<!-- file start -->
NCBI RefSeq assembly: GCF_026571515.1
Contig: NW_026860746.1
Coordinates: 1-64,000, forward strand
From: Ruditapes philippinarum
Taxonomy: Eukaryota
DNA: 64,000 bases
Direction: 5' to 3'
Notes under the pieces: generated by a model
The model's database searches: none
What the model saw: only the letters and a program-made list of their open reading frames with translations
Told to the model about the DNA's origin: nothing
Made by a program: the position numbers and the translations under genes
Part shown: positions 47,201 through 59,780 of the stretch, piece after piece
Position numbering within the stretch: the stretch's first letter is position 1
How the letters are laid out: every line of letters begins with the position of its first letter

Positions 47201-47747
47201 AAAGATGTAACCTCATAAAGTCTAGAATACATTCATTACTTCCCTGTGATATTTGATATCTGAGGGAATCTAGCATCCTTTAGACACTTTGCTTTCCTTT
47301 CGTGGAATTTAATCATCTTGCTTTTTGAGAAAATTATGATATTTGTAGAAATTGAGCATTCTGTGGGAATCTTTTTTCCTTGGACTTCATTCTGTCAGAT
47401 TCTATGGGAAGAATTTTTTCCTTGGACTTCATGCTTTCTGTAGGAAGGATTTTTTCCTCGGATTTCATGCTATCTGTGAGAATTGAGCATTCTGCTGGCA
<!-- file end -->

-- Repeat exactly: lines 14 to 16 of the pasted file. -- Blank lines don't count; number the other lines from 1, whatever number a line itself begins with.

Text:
Position numbering within the stretch: the stretch's first letter is position 1
How the letters are laid out: every line of letters begins with the position of its first letter

Positions 47201-47747